SRD: 2006-2007 Awards

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The Office of the Vice President for Diversity and Community Affairs

The Vice President's Grant for Student Research In Diversity (SRD)

SRD: 2006-2007 Awards

The Committee for Community and Diversity is pleased to announce the 2007-2008 recipients of the President's Grant for Student Research in Diversity.

The awards provide support for outstanding student research projects related to diversity in research, teaching, learning, or community building. Diversity in the context of this award program is broadly defined and includes the exploration of multiple perspectives involving, for example, culture(s), language(s), gender, sexual orientation, race-ethnicity, disabilities.

The process was extremely competitive, as there were 13 proposals. The Grant Review Committee was uniformly impressed with the high-quality, innovativeness, important questions and relevant topics of the proposals submitted. Spanning a broad spectrum of diversity, the proposals truly attest to the varied and meaningful scholarship on the part of TC students.

Ultimately, two applicants were selected as grant recipients with a $3,000 award: Benjamin Ezekiel Liberman, doctoral student and Grace Enriquez, doctoral student.


Student Name: Benjam-n E. Liberman

Faculty Sponsor: Dr. Caryn J. Block, Associate Professor of Psychology and Education

Department: Organizations and Leadership

Proposal Title: Diversity Training Preconceptions: The effects of trainer race and trainer gender on perceptions of trainer effectiveness

This study seeks to investigate the effects of a diversity trainer's race and gender on perceptions of the trainer's effectiveness and credibility. This research is designed to expand knowledge about how the particular demographic characteristics of gender and race interact together to have an effect on pertaining reactions of potential trainees towards the trainer. Participants will review two information sources (a job description and a candidate background form) and evaluate one of four diversity trainer candidates while under the assumption that they will later be participating in a diversity training session offered by the candidate. Data will be statistically analyzed.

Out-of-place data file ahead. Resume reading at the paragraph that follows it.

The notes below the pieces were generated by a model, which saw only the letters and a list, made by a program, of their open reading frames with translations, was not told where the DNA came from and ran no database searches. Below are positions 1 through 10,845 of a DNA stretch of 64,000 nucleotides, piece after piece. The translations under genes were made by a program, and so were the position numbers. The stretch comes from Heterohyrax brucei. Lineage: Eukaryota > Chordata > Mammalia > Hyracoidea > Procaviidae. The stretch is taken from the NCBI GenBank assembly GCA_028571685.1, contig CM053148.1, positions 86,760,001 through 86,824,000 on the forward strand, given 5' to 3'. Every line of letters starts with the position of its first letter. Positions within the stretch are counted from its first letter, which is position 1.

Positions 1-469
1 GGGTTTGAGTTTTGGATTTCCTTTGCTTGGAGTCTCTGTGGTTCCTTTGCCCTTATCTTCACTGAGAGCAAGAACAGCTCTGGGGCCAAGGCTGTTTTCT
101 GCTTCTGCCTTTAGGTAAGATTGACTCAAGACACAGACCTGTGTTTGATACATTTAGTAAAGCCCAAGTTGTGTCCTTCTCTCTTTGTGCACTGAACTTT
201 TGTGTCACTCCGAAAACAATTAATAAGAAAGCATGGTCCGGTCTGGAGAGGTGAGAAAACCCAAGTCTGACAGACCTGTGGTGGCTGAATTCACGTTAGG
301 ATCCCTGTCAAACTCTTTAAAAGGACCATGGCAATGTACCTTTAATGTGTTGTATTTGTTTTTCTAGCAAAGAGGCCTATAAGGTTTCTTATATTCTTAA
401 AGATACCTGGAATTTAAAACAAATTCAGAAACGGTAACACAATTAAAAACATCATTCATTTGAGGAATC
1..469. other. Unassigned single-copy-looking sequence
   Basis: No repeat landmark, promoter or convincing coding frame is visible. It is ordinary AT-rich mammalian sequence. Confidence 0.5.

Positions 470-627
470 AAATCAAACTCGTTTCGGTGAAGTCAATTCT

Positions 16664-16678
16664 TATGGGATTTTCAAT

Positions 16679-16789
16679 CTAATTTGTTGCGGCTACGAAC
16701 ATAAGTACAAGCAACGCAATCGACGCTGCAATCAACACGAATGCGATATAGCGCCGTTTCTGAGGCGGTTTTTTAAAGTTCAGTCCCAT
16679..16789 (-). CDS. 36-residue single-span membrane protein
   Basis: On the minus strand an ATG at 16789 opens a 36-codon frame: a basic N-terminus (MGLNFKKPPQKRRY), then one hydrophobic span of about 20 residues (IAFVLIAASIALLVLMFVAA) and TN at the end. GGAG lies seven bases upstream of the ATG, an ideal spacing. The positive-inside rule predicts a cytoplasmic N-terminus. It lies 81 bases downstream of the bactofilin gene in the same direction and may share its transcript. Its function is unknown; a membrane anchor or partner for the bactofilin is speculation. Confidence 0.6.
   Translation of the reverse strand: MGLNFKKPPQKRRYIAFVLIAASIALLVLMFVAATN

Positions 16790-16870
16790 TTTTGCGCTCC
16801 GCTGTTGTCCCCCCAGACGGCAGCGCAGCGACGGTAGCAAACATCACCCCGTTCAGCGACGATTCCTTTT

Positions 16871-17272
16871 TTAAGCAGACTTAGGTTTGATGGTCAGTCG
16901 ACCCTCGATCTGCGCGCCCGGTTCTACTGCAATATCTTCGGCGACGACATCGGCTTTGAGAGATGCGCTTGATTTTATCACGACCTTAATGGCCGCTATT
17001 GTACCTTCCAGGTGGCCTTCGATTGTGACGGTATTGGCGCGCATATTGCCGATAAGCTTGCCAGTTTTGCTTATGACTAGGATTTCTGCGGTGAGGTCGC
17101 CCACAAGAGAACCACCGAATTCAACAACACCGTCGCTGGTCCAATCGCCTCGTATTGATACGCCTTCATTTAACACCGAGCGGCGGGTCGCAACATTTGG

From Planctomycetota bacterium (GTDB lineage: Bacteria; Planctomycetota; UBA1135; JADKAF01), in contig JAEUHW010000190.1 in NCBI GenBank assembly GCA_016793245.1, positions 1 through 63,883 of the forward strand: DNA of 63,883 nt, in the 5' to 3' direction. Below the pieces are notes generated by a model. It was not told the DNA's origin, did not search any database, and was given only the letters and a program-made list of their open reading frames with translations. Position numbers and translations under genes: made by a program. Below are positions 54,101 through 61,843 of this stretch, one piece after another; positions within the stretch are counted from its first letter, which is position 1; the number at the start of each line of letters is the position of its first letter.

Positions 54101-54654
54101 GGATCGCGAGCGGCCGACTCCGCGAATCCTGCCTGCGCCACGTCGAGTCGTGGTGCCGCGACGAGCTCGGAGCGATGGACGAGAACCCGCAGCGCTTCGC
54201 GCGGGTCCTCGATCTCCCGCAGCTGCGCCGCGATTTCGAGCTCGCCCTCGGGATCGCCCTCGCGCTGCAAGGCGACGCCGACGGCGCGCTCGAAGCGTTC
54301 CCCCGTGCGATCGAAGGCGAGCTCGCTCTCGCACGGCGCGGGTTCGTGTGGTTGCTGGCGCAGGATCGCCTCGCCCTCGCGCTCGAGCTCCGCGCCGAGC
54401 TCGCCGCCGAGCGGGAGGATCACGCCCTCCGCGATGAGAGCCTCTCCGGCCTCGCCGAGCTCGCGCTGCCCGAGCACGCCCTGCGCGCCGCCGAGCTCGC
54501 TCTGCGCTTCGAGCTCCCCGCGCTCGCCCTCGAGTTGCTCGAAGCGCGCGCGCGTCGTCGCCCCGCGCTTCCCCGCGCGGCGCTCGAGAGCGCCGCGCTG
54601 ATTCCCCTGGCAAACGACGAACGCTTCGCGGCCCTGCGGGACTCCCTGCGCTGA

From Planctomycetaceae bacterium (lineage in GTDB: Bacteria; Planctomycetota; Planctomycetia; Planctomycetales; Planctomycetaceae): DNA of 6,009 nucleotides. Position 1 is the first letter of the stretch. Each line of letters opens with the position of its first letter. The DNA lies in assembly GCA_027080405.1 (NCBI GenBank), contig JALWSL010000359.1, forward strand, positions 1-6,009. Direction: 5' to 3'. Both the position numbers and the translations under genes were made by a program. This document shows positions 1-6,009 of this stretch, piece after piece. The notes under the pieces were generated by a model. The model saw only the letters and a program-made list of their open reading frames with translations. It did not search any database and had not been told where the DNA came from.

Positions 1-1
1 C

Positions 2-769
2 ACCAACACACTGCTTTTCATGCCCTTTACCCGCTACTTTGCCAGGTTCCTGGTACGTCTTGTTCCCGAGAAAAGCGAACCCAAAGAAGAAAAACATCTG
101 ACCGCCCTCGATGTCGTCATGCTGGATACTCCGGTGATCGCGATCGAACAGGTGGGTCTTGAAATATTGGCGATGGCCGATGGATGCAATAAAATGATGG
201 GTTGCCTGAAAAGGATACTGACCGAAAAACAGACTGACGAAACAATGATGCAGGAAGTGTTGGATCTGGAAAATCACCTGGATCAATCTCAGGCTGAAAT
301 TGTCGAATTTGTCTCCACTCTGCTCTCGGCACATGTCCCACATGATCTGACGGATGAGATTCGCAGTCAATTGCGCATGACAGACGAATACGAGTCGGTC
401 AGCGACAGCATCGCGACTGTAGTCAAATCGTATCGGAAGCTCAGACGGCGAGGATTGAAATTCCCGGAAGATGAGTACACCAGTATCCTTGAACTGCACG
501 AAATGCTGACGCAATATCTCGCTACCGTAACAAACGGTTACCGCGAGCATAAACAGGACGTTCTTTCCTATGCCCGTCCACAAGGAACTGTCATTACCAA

Student Name: Grace Enriquez

Faculty Sponsor: Dr. Stephanie Jones, Assistant Professor of Education

Department: Curriculum & Teaching

Research Project Title: Urban Adolescents' Reading of School-Sanctioned Texts across Intersecting Raced, Classed, and Gendered Identities

This research intends to shift the spotlight to consider students' negotiation of the multiple discourses about literacy that influence their reading in schools. The chief purpose of this study is to investigate how adolescent students read school-sanctioned texts. That is, how do youth navigate the discourses of schooled literacy and their unique sociocultural views of literacy to read the literature offered and assigned in English Language Arts (ELA) classrooms? To explore this question, a qualitative case study of five to six middle school students with contrasting intersections of raced, classed, and gendered identities who attend an urban public middle school will be conducted. Data will be collected through participant observations, interviews, video and audio recording, photo-elicitation, and artifact collection of the texts used in the classroom as well as the student-produced documents related to those texts. Overall, this research will shed light on the diverse and complex ways adolescents read school-sanctioned texts.

Grant Review Committee

Janice S. Robinson, Chair-CCD, Dr. Renee Cherow-O'Leary, Dr. Richard Keller, Dr. Thomas Rock, Barbara Purnell